In June, 2010, the Government of Canada quietly announced that it would be eliminating the long-form census without any consultation with stakeholders, the users, or even government agencies, and it replaced it with a voluntary survey, the national household survey. This created a huge uproar from municipalities, researchers and others, including the chief statistician, who ended up resigning when the long-form census was replaced.

In the past, these mandatory surveys typically had a response rate of about 94%. That is a very high response rate. In contrast, the voluntary survey has a response rate of 68%. That is a lot of missing data. We are finding that rural communities are especially under-represented. There are also certain parts of the country out west, east and north, as well as first nations communities, and some very low and high-income people not filling out the census.

Under the mandatory census—and I remind my Conservative colleague across the aisle about this—not one person has ever gone to jail for not filling out the mandatory census. This census had a 94% response rate. There are a couple of people who refused to fill out the form because they disagreed with certain government policies and it went to court, but they were not convicted. Someone else received mandatory community service as a result of not filling it out, but not one person ever went to jail.

The Conservatives eliminating the long form census to avoid mandatory prison sentences was completely irrelevant. It is a red herring.

It seems as though the intended consequence is that we would not have reliable statistics telling us that in fact inequality in Canada is rising. We do not know the level of labour force participation on first nation reserves. We cannot tell where social programs would be best implemented and be most effective because we cannot get proper, accurate, up-to-date data.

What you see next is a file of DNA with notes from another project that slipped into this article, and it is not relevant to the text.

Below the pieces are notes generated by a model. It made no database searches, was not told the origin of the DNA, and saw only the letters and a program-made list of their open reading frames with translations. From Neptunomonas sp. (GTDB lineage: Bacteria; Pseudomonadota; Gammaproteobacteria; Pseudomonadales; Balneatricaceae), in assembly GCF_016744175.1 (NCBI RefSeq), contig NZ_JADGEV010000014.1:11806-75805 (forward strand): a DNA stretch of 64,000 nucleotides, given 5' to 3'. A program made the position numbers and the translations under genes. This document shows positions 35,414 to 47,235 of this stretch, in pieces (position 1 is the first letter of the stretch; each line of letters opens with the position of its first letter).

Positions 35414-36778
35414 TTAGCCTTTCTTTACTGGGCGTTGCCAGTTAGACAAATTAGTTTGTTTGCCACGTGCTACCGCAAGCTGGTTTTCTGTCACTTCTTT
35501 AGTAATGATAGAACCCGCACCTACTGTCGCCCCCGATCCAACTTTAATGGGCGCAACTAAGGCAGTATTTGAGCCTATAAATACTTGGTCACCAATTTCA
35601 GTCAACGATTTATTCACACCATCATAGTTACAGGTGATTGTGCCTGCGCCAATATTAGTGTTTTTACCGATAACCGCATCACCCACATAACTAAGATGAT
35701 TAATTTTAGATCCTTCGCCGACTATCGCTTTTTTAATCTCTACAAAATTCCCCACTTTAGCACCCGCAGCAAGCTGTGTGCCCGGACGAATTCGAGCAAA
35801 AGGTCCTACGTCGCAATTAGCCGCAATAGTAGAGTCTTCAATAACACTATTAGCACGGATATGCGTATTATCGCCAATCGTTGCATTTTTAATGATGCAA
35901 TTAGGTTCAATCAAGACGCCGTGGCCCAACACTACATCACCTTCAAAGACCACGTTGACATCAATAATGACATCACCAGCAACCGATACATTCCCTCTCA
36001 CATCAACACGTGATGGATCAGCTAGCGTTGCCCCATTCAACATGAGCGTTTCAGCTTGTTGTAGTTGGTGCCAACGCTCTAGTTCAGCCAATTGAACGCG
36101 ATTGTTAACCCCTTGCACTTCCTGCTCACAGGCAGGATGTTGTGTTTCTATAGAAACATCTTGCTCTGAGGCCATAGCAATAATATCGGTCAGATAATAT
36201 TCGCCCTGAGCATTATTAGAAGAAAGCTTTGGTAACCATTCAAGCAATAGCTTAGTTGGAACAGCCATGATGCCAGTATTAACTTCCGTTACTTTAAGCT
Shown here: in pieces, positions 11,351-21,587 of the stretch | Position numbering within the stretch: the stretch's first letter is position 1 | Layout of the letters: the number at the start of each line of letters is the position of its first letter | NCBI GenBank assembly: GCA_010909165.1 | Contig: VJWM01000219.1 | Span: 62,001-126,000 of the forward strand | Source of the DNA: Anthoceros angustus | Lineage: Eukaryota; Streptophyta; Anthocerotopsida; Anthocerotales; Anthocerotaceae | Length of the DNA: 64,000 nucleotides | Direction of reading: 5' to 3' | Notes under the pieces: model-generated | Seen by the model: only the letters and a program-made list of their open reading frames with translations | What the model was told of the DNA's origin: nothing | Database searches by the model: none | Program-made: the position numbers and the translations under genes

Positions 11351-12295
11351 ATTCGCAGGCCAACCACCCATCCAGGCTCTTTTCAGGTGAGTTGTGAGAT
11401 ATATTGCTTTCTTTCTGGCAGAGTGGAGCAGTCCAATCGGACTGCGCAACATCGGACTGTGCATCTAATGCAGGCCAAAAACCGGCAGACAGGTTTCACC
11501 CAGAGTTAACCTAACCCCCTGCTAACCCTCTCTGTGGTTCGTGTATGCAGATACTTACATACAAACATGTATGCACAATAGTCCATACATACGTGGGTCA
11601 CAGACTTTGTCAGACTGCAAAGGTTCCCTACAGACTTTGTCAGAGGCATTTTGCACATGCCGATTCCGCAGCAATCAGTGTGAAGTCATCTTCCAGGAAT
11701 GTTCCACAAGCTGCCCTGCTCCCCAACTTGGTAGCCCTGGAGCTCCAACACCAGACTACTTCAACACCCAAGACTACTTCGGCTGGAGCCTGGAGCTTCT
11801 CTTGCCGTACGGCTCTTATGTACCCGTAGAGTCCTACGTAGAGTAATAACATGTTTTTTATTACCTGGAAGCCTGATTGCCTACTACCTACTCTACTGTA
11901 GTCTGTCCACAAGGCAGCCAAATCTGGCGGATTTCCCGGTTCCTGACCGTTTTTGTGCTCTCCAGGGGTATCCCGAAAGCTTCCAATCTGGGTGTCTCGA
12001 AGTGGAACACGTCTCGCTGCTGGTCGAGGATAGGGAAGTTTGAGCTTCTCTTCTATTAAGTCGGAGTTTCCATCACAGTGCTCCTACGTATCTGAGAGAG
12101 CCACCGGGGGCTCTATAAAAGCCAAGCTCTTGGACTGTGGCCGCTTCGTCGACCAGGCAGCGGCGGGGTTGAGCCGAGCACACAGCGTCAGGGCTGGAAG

Other countries have tried to eliminate their long form census. None has replaced it with a voluntary census, as this government has done. That is a big waste of money right there. The U.S. tried it, but found the data so unreliable it went back to the mandatory census. What do they know that these guys are ignoring?

We are finding that not only are the data unreliable and the results poor, but it also costs more than a mandatory census did. That is unbelievable. These guys are such bad managers. The Auditor General has reported that the national household survey, their voluntary survey, cost $30 million more than the mandatory census, not including the $22 million that was spent to switch over to the new format. These guys are great at spending money, at losing money and wasting money for nothing. That money could have been more effectively invested in creating jobs, in reducing greenhouse gas emissions, in helping young people and taking people out of poverty. I do not know what makes these guys tick.

It is not just New Democrats who are criticizing the government on this. In the Report On Business in today's The Globe and Mail there is an article by Tavia Grant. She says:

The cancellation of the mandatory long-form census has damaged research in key areas, from how immigrants are doing in the labour market to how the middle class is faring, while making it more difficult for cities to ensure taxpayer dollars are being spent wisely, planners and researchers say.

She also references in the private sector the Canadian Chamber of Commerce, whose network represents 200,000 businesses across the country. It is publicly calling on the federal government to restore the mandatory long form census. We have been saying this all along.

She also goes on to say:

It’s now tougher to know whether free programs, such as swimming lessons or skills training, are being offered in the most high-need communities. It’s more difficult to plan subsidized child care. And there are now “huge gaps” in the ability to understand health trends in... [populations].

It is affecting city finances, because cities have to spend extra money to buy data privately, rather than having access to good-quality, more cost-effective public data. The government is downloading. It makes no sense.